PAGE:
WorldPride Is Over, But Our Need To Showcase Diverse Faces Of The LGBTQ+ Community Continues

Kate Rourke
on 21 March 2023

WorldPride in Sydney drew in a whopping half a million people over three weeks, marking a major milestone for LGBTQ+ visibility in Australia. The event attracted unprecedented corporate interest in the LGBTQ+ community, as brands seek to engage with this community and demonstrate their commitment to inclusion.

In recent years, visibility of the LGBTQ+ community in marketing and the media has increased thanks to big changes in acceptance and understanding. In the past, brands have shied away from showing LGBTQ+ people in advertising, because the subject was seen as controversial or a sensitive issue. This year we’re seeing many brands becoming bolder and ensuring that they are championing and emotionally connecting to the community, as shown in the ModiBodi All-gender collection campaign.

However, despite increased visibility of the queer community, as brands vie for the pink dollar, many are still struggling to navigate the line between genuine corporate allyship, and surface level “rainbow washing” that fails to authentically represent the full spectrum of queer identities. In fact, VisualGPS Research by iStock reveals that only 4 in 10 Aussies feel accurately represented, and the representation of LGBTQ+ individuals in Australian media often leans into outdated stereotypes.

Looking at the most popular imagery used to represent the LGBTQ+ community over the past 12 months, 70% of people showcased are white, young and in a romantic relationship, while the remaining 30% focuses on Mardi Gras and Pride. What’s more, is that a third of Australian consumers feel that gay men are still portrayed predominantly as “feminine” or lesbian women are portrayed as “masculine”.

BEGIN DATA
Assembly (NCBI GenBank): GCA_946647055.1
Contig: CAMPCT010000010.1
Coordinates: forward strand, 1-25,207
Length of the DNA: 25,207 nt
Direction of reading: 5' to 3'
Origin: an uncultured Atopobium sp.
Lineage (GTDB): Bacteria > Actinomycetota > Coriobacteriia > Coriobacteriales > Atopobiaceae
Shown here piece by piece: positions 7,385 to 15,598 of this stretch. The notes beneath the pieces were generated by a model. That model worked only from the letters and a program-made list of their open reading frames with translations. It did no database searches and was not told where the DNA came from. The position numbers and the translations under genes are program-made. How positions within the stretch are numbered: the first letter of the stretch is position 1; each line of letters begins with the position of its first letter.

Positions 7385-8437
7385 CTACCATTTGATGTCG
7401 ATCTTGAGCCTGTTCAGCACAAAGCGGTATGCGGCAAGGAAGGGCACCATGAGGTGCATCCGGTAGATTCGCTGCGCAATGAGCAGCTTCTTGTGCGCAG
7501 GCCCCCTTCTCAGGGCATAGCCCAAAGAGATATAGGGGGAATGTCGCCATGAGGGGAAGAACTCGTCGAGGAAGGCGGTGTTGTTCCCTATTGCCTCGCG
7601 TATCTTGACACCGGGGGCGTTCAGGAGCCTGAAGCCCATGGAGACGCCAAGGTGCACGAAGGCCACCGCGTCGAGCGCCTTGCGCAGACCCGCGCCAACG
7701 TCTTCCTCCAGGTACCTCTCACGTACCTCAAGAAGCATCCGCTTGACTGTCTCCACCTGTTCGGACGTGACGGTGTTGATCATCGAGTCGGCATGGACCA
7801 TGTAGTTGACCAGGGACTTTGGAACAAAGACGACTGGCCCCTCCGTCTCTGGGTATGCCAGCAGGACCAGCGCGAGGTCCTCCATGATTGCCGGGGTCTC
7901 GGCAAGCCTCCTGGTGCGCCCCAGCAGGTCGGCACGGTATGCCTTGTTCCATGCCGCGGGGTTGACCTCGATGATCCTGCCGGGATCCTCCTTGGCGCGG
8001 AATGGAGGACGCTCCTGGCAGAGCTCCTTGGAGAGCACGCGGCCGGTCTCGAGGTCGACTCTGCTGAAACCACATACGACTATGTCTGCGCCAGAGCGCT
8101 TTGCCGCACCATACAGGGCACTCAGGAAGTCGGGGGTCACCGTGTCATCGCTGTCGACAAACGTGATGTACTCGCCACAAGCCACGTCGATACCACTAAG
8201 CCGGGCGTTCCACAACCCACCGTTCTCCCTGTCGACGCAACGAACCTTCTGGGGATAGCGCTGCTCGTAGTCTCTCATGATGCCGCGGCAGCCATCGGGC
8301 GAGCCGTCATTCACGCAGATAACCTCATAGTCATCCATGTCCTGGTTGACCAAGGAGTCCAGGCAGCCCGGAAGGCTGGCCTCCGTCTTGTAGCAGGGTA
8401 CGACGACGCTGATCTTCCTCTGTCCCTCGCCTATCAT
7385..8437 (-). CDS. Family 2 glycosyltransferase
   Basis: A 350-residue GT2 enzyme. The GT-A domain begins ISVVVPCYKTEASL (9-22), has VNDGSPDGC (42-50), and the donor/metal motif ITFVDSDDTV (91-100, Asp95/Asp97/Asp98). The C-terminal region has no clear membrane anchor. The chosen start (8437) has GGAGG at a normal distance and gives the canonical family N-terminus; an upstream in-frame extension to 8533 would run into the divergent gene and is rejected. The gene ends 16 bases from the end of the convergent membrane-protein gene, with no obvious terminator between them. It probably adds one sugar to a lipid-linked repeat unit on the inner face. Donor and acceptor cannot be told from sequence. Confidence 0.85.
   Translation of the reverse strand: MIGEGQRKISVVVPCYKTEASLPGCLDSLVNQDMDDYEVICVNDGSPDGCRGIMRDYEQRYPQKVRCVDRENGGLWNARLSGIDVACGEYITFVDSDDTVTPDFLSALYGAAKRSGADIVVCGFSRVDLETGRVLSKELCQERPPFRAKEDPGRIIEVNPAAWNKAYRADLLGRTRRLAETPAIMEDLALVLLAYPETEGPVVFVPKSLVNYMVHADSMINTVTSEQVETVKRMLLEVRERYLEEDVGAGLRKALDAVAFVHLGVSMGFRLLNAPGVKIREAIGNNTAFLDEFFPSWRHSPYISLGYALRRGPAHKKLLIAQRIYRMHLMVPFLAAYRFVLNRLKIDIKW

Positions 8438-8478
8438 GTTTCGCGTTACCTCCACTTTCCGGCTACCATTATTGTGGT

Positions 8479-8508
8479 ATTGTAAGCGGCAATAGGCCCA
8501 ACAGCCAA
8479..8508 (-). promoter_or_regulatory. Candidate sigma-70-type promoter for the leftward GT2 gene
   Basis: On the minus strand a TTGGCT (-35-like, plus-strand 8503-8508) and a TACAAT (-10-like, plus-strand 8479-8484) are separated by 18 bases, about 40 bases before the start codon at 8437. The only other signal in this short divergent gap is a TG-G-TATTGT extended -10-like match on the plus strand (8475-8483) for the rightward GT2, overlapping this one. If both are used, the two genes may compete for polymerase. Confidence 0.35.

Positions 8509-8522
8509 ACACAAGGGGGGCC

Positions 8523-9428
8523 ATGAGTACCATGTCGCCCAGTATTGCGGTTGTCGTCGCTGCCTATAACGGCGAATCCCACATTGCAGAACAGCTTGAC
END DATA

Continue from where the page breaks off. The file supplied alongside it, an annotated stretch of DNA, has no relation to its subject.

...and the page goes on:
Consumers can tell when visuals are tokenizing certain identities, as 79% expect companies to not just show people of different ethnicities and backgrounds, but to capture true lifestyles and cultures. Consumers take note of inclusive advertisements and are more likely to consider or purchase a product after seeing an ad that represents diversity accurately. Getting representation right is worth the effort.

There is an opportunity for this community to be embraced all year round and with a diversified representation. So, how can brands truly begin addressing these observations to create meaningful connections with their audience by authentically visualizing the LGBTQ+ community in Australia? How can brands visually support the validation of the full spectrum of gender expressions?

The key to cut through the noise and impact your audience is to celebrate diverse lifestyle choices, be inclusive of LGBTQ+ people at every intersection of identity and showcase a more comprehensive and authentic visual representation of this community. It is critical to always check back in with yourself about whether you are unconsciously choosing stereotypical representations of the community.

When choosing visuals of the LGBTQ+ community in Australia, ask yourself:

  • Moving beyond Pride, are you showing LGBTQ+ individuals living fulfilling, positive lives, and having shared experiences both within and outside of their communities?
  • Are you using real LGBTQ+ models to represent the community in your visuals? Are you including LGBTQ+ people across intersections of identity, including race/ethnicity (such as Black, mixed-race, and Indigenous people), social class, and disability? Are you showing non-partnered LGBTQ+ people living full lives?
  • Are you giving space to various expressions of “gender”?
  • Are you representing members of the trans community in your visuals?
  • Are you showing people who may not identify with a binary definition of gender?
  • Are you positively representing LGBTQ+ people over 40? Over 50? Over 60? As the first major global event to hit Australian shores since Covid, Sydney WorldPride has created a historic moment for LGBTQIA+ visibility in Australia. To lead with impactful visual storytelling, it’s up to brands and the creative community to ensure that this visibility extends beyond the Mardi Gras season and into everyday life, with authentic representation and celebration of the full spectrum of gender expressions.

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